Contursi also noted that ''every other example of this that we know of has weak stars on the left side. These were strong. The hair detail on Miss Liberty was razor sharp. On the other side of the coin, you could see the finely wrought breast feathers on the eagle.''
The fields -- anything on the coin that is not the design -- are highly polished on this example. So much so that you can see the stray lint marks from the polishing cloth on the coin, says Contursi. (Coins that are put on the die are first polished to almost a mirror finish, then cast.)
And, lastly, the prototype of this coin exists in copper at the Smithsonian Institution. Contursi's silver piece had the ''exact die state'' as the museum piece.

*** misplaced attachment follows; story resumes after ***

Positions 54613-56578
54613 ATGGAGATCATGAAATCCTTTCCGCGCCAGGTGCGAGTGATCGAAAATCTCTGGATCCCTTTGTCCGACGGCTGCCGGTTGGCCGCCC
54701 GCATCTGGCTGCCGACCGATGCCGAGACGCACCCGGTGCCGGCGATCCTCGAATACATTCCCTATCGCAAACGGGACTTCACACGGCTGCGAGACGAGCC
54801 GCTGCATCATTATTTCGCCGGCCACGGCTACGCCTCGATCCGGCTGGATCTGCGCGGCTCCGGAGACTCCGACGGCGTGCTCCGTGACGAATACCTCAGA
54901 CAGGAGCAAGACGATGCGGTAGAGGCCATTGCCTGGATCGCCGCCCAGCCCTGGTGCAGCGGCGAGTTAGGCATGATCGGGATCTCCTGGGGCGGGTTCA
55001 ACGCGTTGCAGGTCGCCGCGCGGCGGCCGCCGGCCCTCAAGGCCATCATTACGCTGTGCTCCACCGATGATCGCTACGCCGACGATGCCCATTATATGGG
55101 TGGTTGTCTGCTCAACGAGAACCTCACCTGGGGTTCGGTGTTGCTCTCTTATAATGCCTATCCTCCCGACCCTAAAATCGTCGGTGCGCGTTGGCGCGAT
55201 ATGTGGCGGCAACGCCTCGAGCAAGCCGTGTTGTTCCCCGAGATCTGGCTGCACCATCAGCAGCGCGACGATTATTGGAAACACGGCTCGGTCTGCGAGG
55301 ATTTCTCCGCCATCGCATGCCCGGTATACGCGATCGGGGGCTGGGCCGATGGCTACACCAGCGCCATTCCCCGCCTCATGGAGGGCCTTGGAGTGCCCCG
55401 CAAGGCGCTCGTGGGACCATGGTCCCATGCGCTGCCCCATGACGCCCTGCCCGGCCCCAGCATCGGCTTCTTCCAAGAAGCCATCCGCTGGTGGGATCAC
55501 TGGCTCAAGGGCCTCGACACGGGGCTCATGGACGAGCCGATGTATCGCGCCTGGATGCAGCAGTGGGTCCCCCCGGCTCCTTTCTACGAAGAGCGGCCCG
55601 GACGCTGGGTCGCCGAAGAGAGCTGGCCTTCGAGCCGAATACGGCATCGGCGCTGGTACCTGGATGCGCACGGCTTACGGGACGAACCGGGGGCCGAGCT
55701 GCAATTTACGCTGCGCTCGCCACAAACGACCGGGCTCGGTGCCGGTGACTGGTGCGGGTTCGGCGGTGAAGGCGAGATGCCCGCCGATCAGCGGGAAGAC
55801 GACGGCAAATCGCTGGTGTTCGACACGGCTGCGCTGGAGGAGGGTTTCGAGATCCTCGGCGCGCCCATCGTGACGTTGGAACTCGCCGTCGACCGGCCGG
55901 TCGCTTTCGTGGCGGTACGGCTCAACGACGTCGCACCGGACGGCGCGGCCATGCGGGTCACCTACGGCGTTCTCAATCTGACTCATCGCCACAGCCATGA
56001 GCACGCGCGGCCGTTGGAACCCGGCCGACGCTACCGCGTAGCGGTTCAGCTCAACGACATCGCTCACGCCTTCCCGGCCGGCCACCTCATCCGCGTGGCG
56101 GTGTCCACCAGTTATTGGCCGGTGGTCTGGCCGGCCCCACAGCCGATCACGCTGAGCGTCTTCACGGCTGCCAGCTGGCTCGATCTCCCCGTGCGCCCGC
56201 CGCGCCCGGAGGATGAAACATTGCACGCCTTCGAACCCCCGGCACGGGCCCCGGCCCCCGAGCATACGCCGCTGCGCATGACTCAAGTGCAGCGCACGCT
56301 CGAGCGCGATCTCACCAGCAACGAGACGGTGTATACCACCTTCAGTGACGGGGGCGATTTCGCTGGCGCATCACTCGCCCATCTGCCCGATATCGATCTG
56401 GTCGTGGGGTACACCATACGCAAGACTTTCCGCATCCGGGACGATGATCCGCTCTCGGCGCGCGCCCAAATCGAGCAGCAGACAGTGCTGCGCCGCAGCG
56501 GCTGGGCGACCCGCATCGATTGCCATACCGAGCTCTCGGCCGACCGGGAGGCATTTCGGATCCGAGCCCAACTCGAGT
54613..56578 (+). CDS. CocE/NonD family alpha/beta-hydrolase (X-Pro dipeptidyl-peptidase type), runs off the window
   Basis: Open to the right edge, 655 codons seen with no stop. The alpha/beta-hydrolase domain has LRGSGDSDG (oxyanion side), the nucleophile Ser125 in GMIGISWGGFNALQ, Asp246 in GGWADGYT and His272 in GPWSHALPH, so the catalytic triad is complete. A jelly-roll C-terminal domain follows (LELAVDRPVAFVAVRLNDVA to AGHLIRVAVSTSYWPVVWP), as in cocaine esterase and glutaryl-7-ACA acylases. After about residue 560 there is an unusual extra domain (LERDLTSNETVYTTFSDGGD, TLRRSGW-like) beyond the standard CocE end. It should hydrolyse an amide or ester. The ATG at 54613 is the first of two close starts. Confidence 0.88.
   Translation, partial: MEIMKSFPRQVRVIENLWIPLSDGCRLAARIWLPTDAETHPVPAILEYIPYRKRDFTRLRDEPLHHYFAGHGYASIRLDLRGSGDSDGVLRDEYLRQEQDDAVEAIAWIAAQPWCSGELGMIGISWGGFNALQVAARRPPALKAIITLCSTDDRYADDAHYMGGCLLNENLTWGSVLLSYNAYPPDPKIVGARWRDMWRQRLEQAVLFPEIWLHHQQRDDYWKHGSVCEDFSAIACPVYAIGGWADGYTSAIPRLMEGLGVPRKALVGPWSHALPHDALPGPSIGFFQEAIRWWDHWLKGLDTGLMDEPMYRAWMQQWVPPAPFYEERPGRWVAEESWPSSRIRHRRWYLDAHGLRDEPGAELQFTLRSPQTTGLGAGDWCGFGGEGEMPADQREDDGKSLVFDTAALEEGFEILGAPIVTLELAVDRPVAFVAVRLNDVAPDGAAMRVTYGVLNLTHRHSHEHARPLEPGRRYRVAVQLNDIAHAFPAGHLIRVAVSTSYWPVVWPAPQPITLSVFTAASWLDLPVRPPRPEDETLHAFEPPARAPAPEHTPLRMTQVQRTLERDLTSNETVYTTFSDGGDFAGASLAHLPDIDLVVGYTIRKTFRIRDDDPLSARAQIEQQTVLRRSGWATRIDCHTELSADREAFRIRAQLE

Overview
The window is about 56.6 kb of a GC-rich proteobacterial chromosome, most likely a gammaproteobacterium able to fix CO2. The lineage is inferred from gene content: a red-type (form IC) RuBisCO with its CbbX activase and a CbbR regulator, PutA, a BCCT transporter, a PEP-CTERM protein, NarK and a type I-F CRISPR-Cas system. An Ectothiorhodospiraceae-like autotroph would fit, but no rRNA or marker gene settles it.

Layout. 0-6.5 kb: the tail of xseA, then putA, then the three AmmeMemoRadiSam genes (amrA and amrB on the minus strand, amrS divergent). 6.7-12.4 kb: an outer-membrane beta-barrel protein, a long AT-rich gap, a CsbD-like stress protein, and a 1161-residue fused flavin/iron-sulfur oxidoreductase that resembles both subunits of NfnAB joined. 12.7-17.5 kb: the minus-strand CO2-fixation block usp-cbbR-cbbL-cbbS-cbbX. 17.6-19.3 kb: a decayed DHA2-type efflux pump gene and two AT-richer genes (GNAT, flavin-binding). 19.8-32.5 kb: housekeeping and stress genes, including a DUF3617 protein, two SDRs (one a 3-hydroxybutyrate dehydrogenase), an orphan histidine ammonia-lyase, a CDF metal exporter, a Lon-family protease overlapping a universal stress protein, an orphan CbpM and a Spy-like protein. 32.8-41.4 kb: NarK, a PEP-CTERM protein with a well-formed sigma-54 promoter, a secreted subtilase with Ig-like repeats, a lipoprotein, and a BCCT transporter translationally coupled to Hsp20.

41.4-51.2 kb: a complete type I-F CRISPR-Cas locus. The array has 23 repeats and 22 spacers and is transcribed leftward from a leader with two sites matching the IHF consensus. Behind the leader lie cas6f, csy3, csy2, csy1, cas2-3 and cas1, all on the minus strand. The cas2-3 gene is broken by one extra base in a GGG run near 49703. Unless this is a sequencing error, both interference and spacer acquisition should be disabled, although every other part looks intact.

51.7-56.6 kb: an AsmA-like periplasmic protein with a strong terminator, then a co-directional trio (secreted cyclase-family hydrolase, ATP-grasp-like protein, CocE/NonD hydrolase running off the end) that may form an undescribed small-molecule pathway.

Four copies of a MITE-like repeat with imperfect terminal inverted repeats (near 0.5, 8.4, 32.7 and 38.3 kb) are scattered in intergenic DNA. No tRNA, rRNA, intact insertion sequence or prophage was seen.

So how come this is just coming to light? How does an original proof, usually kept at the U.S. Mint, get into mass circulation? How does it lose its pedigree? And how, exactly, does it gain it back?
The coin, now hermetically sealed and in a bank vault in an undisclosed Orange County location, was one of the 50 to 200 that have survived from the original 1,758 struck. (Several were immediately swept away to England for a collection known as Lord St. Oswald's. They were sold 40 years ago.)
This is not part of that collection. It was, more likely, a part of the U.S. Mint's Cabinet Collection -- probably touched by George Washington, Thomas Jefferson and Alexander Hamilton, says Contursi -- but was traded away in the mid- 1800s by the mint director, who had holes in his collection that needed filling.